Circle of Blue, February 12, 2016
Author: Cody Kozacek
Waukesha Decision First Test for Compact
Inconsistency in the implementation of the Compact’s current provisions is one of the factors that Great Lakes advocates are watching closely.
“We’ve seen the passage of the Great Lakes Compact by all the Great Lakes states and Congress. Those are all really positive developments,” Joel Brammeier, president and CEO of the Chicago-based Alliance for the Great Lakes, told Circle of Blue. “But the promise of the Compact is really in the implementation, and the jury is still out on that.”
“The promise of the Compact is really in the implementation, and the jury is still out on that.”
— Joel Brammeier, president & CEO Alliance for the Great Lakes
The Compact’s first big test is a request by the city of Waukesha, Wisconsin to divert Lake Michigan water for its municipal supplies. The city is outside of the Great Lakes Basin itself, but is located in a county that straddles the divide between the Great Lakes Basin and the Mississippi River Basin. Therefore, it can apply for an exception to the Great Lakes Compact’s ban on out-of-basin water diversions as long as it meets strict requirements. Waukesha’s applicationhas been reviewed by the Wisconsin Department of Natural Resources and passed on to the governors of the eight Great Lakes states, who must unanimously approve it. A decision is expected on the diversion request in April.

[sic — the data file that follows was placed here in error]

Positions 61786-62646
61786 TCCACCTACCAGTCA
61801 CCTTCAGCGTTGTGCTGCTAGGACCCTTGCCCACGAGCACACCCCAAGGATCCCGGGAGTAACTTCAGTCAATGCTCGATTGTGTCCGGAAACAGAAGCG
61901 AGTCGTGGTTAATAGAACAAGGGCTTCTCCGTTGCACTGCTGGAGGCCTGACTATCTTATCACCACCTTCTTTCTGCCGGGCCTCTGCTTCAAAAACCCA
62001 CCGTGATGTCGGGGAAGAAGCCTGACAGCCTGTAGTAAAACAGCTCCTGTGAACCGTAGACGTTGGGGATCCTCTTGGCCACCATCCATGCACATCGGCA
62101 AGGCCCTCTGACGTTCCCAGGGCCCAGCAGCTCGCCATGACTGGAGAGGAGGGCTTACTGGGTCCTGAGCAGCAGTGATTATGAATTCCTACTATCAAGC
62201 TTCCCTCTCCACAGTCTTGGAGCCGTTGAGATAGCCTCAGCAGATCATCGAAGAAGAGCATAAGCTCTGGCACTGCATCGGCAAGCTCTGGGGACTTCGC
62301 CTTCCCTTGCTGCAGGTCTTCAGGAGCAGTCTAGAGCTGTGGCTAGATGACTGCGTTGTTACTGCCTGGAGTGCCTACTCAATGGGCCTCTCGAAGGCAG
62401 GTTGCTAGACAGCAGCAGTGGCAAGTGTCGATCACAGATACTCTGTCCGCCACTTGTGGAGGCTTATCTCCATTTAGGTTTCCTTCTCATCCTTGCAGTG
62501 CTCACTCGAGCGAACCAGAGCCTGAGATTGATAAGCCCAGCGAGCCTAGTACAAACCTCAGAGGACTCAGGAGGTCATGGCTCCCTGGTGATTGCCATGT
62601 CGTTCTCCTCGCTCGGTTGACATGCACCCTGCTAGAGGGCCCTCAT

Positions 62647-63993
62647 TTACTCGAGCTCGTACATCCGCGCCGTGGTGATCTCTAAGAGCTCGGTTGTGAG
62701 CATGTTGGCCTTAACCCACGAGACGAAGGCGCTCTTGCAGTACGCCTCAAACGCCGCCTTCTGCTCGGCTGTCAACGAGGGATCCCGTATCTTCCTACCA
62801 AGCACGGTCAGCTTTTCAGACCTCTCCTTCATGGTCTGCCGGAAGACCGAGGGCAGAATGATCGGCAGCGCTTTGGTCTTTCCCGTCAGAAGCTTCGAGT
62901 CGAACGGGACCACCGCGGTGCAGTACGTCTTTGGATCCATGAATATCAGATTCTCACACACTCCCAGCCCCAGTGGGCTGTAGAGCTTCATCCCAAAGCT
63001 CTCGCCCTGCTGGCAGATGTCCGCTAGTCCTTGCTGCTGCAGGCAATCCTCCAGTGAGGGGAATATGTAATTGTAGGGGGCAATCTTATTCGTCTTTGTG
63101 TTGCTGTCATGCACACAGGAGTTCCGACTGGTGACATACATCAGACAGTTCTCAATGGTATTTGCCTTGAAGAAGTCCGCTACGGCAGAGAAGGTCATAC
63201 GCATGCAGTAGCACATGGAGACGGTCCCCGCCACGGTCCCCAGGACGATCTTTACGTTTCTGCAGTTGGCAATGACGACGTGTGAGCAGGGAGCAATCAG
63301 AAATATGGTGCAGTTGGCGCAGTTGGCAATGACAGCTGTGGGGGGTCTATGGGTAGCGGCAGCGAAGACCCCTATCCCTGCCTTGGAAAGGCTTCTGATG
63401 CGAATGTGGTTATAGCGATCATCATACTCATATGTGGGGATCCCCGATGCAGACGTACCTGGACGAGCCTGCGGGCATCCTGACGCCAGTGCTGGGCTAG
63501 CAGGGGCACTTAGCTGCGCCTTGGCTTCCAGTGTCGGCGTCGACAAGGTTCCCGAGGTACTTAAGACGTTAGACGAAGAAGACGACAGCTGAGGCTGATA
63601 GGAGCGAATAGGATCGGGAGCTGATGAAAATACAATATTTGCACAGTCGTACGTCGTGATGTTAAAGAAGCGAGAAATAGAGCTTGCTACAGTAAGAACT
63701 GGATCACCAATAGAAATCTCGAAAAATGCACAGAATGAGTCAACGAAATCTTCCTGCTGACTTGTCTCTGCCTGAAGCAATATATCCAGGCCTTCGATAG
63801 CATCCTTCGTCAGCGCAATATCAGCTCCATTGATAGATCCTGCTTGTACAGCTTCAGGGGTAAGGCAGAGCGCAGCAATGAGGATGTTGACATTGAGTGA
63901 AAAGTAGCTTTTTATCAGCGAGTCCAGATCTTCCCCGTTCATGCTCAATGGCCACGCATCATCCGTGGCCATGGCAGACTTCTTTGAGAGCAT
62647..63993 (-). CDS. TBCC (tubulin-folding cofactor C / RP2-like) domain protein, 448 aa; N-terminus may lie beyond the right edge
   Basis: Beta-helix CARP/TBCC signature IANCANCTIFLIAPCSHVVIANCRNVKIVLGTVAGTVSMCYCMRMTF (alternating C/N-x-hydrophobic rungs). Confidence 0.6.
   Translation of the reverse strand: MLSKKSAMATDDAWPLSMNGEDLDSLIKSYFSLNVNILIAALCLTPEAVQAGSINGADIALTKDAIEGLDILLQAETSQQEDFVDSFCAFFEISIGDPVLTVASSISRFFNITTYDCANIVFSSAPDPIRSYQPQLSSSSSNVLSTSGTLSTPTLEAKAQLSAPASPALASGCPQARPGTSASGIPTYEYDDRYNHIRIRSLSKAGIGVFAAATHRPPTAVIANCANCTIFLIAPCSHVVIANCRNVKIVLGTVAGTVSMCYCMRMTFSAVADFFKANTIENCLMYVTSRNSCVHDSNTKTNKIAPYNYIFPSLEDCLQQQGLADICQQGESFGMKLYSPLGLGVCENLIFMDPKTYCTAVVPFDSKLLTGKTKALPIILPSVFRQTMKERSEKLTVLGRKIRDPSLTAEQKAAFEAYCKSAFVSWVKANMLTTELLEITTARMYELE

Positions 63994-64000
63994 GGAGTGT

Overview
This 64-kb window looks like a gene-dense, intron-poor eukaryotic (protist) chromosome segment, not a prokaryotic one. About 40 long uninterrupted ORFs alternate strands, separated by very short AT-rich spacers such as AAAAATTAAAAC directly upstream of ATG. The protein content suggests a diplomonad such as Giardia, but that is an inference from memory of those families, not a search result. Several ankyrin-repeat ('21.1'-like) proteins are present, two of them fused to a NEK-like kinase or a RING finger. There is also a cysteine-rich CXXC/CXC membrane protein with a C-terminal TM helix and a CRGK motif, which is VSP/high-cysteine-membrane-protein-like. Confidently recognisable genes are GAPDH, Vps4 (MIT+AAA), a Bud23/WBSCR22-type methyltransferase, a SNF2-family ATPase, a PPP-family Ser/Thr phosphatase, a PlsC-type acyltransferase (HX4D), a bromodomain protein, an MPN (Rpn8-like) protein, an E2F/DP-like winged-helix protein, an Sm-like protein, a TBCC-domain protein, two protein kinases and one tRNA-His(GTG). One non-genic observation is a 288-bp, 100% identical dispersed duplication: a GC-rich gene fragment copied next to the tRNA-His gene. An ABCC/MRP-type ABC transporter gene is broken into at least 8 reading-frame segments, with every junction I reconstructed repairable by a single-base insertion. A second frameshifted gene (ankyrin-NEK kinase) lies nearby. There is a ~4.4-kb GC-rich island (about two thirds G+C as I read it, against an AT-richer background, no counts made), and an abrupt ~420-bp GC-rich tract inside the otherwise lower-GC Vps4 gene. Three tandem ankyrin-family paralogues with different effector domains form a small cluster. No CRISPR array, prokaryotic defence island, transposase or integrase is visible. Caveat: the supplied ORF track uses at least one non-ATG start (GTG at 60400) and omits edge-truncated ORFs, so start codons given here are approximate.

The application is already being fiercely debated. In a forum held at Marquette University Law School on February 4, John Dickert, the mayor of Racine, Wisconsin, said there was a lot of concern about “cracking the egg of the Compact” and opening the door to future water diversions. Waukesha’s mayor, Shawn Reilly, rebutted that notion and said he is confident that Waukesha meets the strict criteria for a diversion laid out in the Compact.
“If a governor were to make a political decision and say we don’t want this because there might be other applications in the future, that would make the Compact actually unsafe,” Reilly said. “It would cheapen the Compact because a state could say, we’re going to pick and choose which parts of the Compact we like and which ones we don’t.”